Violence against people with disabilities: New developments and important implications

Three studies highlighting the prevalence of violence in the lives of children and adults with disabilities

By Emily M. Lund, MEd

It has been an important few years for our knowledge of violence against people with disabilities. Namely, three thorough review articles have been published on the prevalence of interpersonal violence against children and adults with disabilities. Hughes, Lund, Gabrielli, Powers and Curry (2011) published a systematic review examining the prevalence of lifetime, past five year and past year violence against adult men and women with disabilities. In 2012, Karen Hughes and colleagues and Jones and colleagues published meta-analyses on the prevalence of violence against adults and children with disabilities, respectively. Although all three studies noted important limitations in the literature, such as a primarily North American- and Euro-centric literature base, all three firmly concluded that, at least in the Western world, people with disabilities appear to be at substantially increased risk for violence when compared to the general population.

Implications for psychologists 

As a group, these studies highlight the importance of understanding and recognizing the possibility and prevalence of violence in the lives of children and adults with disabilities. Clinicians who work with clients with disabilities must be aware of the heightened possibility that their clients will have experienced interpersonal violence either as a child or adult and are also at increased risk for experiencing violence in the future. Thus, they should become comfortable with screening for and discussing violence-related issues in a culturally competent manner. To this end, clinicians should put forth effort to become familiar with the disability-specific aspects of interpersonal violence. For example, research has indicated that individuals with disabilities may be reluctant to report violence due to fear of losing personal assistance services or losing their independence if they are judged incapable of keeping themselves safe in the community (Saxton et al., 2001, 2006). Psychologists who work with clients with disabilities need to be aware of such issues and able to navigate them in a way that is sensitive to both their clients’ safety and their right to autonomy.

Implications for people with disabilities 

On a broader level, this research suggests yet another way in which people with disabilities are a marginalized group. Petersilia (2001) suggests that some perpatrators may see people with disabilities as “ideal victims” who are unlikely to report abuse or be believed if they do report. Similarly, when given vignettes about abuse of children with and without disabilities, child protection workers are more likely to attribute blame to the child and feel empathy toward the abusive parent when the child in the vignette has a disability (Manders & Stoneman, 2009). Given these societal attitudes, it is important that the finding of these studies are interpreted in a way that is beneficial, not harmful, to people with disabilities.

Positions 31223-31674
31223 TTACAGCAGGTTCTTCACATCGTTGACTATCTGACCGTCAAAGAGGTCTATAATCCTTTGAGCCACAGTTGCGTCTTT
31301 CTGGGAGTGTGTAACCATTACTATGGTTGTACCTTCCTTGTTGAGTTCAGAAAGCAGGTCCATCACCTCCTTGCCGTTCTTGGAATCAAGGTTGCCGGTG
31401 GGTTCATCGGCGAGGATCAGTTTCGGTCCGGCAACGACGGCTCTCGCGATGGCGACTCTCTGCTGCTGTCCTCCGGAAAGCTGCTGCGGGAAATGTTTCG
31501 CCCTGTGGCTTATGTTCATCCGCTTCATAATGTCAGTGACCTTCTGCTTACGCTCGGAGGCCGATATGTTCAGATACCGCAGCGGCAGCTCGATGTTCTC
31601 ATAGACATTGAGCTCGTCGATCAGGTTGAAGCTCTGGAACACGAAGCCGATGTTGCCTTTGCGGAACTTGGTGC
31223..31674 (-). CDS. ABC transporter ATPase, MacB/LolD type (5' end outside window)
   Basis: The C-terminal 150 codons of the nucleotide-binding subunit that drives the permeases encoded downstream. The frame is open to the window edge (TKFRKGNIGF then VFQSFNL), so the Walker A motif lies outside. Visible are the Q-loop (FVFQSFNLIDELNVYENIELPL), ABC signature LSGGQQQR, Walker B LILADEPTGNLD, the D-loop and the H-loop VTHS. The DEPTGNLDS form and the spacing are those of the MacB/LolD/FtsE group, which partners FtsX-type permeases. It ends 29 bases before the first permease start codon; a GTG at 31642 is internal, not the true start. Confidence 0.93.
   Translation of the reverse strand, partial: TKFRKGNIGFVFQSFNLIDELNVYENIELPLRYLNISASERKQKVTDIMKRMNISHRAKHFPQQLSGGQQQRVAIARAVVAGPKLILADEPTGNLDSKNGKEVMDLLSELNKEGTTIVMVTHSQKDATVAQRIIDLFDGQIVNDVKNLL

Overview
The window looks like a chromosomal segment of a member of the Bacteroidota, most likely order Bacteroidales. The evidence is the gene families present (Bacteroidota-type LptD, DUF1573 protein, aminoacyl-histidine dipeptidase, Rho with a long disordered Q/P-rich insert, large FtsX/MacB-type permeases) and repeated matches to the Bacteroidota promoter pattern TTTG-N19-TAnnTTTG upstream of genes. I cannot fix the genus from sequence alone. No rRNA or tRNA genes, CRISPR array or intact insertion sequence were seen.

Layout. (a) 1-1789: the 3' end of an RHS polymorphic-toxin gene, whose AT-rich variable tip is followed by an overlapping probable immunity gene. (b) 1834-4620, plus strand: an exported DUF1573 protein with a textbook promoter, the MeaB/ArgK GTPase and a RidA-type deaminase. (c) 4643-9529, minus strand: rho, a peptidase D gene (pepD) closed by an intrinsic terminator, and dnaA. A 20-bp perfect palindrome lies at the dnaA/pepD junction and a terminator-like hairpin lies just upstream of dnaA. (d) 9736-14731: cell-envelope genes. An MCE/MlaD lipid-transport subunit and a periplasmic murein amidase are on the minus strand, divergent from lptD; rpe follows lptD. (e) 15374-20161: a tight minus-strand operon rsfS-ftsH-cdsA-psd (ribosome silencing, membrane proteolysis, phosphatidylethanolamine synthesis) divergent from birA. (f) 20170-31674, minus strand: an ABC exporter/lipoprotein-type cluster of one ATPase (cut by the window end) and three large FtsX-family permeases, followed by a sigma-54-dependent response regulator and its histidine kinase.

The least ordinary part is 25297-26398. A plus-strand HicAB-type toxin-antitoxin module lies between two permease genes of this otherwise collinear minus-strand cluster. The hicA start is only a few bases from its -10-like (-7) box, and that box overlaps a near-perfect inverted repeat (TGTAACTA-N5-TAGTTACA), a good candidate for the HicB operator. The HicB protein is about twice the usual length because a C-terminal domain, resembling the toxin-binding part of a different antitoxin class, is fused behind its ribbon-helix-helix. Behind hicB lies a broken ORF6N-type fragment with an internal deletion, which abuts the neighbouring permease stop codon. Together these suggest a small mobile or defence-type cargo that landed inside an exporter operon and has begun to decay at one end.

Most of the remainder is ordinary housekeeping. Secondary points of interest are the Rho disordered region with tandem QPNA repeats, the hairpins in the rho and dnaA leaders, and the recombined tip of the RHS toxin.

Accordingly, it is important to ensure that these studies are not used as a means to paint people with disabilities as “weak” or “helpless” but rather as a means by which to raise awareness of the barriers that people with disabilities face and the societal norms that may facilitate the increased occurrence of interpersonal violence. As with all violence work, we must avoid blaming the victim. Additionally, an emphasis should be put on empowering adults with disabilities to both seek help when necessary or desired and to implement strategies to increase their safety as they live and work in the community. As advocates for people with disabilities, we must ensure that these studies are understood in broader social context of disability and that their findings help to create positive, empowering change for people with disabilities.

About the author

Emily M. Lund, MEd

Emily M. Lund, MEd, is a Graduate Research Assistant at Utah State University in Logan, Utah.


Hughes, K. Bellis, M.A., Jones, L.,Wood, S. Bates, G., Eckley, L., McCoy, E., … Officer, A. (2012). Prevalence and risk of violence against adults with disabilities: A systematic review and meta-analysis of observational studies. The Lancet, 379, 1621-1629. doi: 10.1016/S0140-6736(11)61851-5

Hughes, R.B., Lund, E.M., Gabrielli, J., Powers, L.E., & Curry, M.A. (2011). Prevalence of interpersonal violence against community-living adults with disabilities: A literature review. Rehabilitation Psychology, 56, 302-319. doi:10.1037/a0025620

Jones, L., Bellis, M.A., Wood, S., Hughes, K., McCoy, E., Eckley, L., ….Officer, A. (2012).  Prevalence and risk of violence against children with disabilities: a systematic review and meta-analysis of observational studies. The Lancet, 380, 899-907. doi 10.1016/S0140-6736(12)60692-8

Manders, J.E., & Stoneman, Z. (2009). Children with disabilities in the child protective services system: An analog study of investigation and case management. Child Abuse & Neglect, 33(4), 229-237. doi:

Petersilia, J.R (2001). Crime victims with developmental disabilities: A review essay. Criminal Justice and Behavior, 28, 655-694.

Saxton, M., Curry, M. A., Powers, L.E., Maley, S., Eckels, K., & Gross, J. (2001). "Bring my scooter so I can leave you": A study of disabled women handling abuse by personal assistance providers. Violence Against Women: An International and Interdisciplinary Journal, 7(4), 393-417. doi:10.1177/10778010122182523

Saxton, M., McNeff, E., Powers, L.E., Curry, M.A., Limont, M., & Benson, J. (2006). We are all little John Waynes: A study of disabled men’s experiences of abuse by personal assistants. The Journal of Rehabilitation, 72(4), 3-13